I'm a newbie to communication systems and circuitry. I was going through superhet receivers while trying to undertand AM/FM/DAB receiver architecture. For FM, IF is fixed to 10.7 MHz and AM 455 KHz. Once the carrier wave is shifted to this IF frequency, it is amplified and filtered. In DAB, it is mentioned that IF is 0 (Source). So, is it possible to set IF frequency as 0?
The 10.7 and 455 kHz IF frequencies are more "historic" choices for superheterodyne receivers. The choices for these frequencies might have to do with availability of components (filters etc.) and/or frequency of the LO signal.
To receive for example a 100 MHz FM station, when IF = 10.7 MHz the LO can be either 89.3 MHz or 110.7 MHz. If an IF of 1 MHz was chosen then the LO frequency would need to be much closer to the frequency you want to receive introducing all kinds of problems.
The main problem is that the LO signal can find its way back into the receiver (LO feedthrough) so the radio would be receiving its own LO oscillator. Also the signal you want to receive should have a bandwidth of less than the IF frequency. For an FM receiver a 1 MHz IF would affect sound quality as it cannot properly handle the a 1 MHz frequency deviation of the FM signal.
Yes but then when IF = 0 Hz the LO is at the same frequency as the signal you want to receive !
Yes that is correct ! But in more modern receivers which are mainly implemented on a chip, not using discrete components, the issues caused by the LO being at the same frequency as the RX signal can be solved using a more complex architecture (Quadrature LO, LO supressing mixers, digital DC calibration etc.)
Modern receivers like for DAB and the ones in your (smart)phone are almost without exception Zero-IF or same thing, different name: Direct conversion receivers. See this lecture for more information.
These type of receivers are easier to implement on-chip. The issues like DC-offset and LO suppression can be handled by calibration and digital signal processing.
There are also (on-chip) AM and FM receivers using zero-IF so that superheterodyne architecture with 10.7 MHz IF is not strictly needed. But in "classical" designs there was less choice to do things differently.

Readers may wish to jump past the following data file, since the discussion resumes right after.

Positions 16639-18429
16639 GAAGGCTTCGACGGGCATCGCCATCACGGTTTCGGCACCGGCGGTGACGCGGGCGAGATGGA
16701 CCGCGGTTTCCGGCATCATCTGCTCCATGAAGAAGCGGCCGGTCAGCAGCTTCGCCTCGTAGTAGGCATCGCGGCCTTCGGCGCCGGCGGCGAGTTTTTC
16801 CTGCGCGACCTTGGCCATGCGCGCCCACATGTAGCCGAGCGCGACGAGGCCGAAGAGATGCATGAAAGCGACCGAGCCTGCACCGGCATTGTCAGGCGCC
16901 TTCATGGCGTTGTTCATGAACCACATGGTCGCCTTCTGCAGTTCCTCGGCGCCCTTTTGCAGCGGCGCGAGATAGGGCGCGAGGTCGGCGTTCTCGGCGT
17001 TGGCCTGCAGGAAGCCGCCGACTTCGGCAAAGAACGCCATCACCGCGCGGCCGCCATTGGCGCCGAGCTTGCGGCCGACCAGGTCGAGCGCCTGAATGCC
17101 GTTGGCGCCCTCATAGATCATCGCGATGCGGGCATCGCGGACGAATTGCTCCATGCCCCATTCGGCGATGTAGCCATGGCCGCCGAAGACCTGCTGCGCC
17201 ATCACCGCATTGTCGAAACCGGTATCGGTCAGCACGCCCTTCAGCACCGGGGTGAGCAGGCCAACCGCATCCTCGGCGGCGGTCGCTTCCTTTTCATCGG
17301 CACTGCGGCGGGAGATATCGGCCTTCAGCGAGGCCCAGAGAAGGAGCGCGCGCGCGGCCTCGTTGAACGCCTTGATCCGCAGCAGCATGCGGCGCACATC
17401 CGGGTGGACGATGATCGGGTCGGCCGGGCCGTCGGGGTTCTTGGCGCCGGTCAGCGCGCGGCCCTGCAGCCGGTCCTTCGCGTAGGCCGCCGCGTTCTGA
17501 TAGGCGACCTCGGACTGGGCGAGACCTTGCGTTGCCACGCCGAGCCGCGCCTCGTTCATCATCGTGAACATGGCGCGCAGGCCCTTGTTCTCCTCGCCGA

AM radio receivers use simple envelope diode detectors to recover the audio signal. This means they need a version of the carrier wave and, of course, the IF output was perfectly suitable for this because (a) it was filtered to output just one particular channel and (b) the IF frequency was well above the audio frequencies making it easy for the simple diode detector to work effectively.
FM receiver have a similar story - the type of detector used relies on the presence of a carrier and although it is slightly more complex than an AM detector it is still very simple.
On the other hand, technology has moved on and now it is relatively easy to make a phase locked loop circuit lock into either the FM signal and directly demodulate OR lock into the carrier of an AM signal and do a bit of math (for the more esoteric AM methods) to recover the base-band signal: -
Using a PLL (or sampling the RF directly) directly converts RF to base-band and doesn't require an IF but, for a cheap AM/FM radio, the old traditional methods work just fine.
This wiki article on the direct-conversion receiver pretty much covers what I've said above in a little more detail such as: -
Thus direct demodulation of AM or FM signals (as used in broadcasting) requires phase locking the local oscillator to the carrier frequency, a much more demanding task compared to the more robust envelope detector or ratio detector at the output of an IF stage in a superheterodyne design.
One of the initial disadvantages of the original 1930s design is mentioned here: -
The design (homodyne or DCR) suffered from the thermal drift of the local oscillator which changed its frequency over time. To counteract this drift, the frequency of the local oscillator was compared with the broadcast input signal by a phase detector. This produced a correction voltage which would vary the local oscillator frequency keeping it in lock with the wanted signal. This type of feedback circuit evolved into what is now known as a phase-locked loop. While the method has existed for several decades, it had been difficult to implement due largely to component tolerances, which must be of small variation for this type of circuit to function successfully.
Also note that hetrodyne receivers are also susceptible to receiving an "image" signal that's either higher or lower than the desired signal by 2x the IF frequency, because the mixing stage produces identical outputs for both the sum and difference of its input frequencies.
Thus, for historical FM receivers the image reception is 21.4 MHz offset from the desired signal, so outside the standard FM band. For historical AM receivers, the image reception was 910 KHz offset, so for most of the AM band the image frequencies were out-of-band. Suppressing image reception usually required a tuned RF input stage, which would knock down the amplitude of the undesirable signal.
As an earlier responder mentioned, for a zero-IF receiver both desired and image frequencies are mixed down to DC when the local oscillator is exactly correct, and to low-frequency signals that are indistinguishable from audio modulation when the LO drifts even slightly off. Thus, you'll only see such designs when the frequency of the LO can be controlled e.g. using a phase lock loop circuit.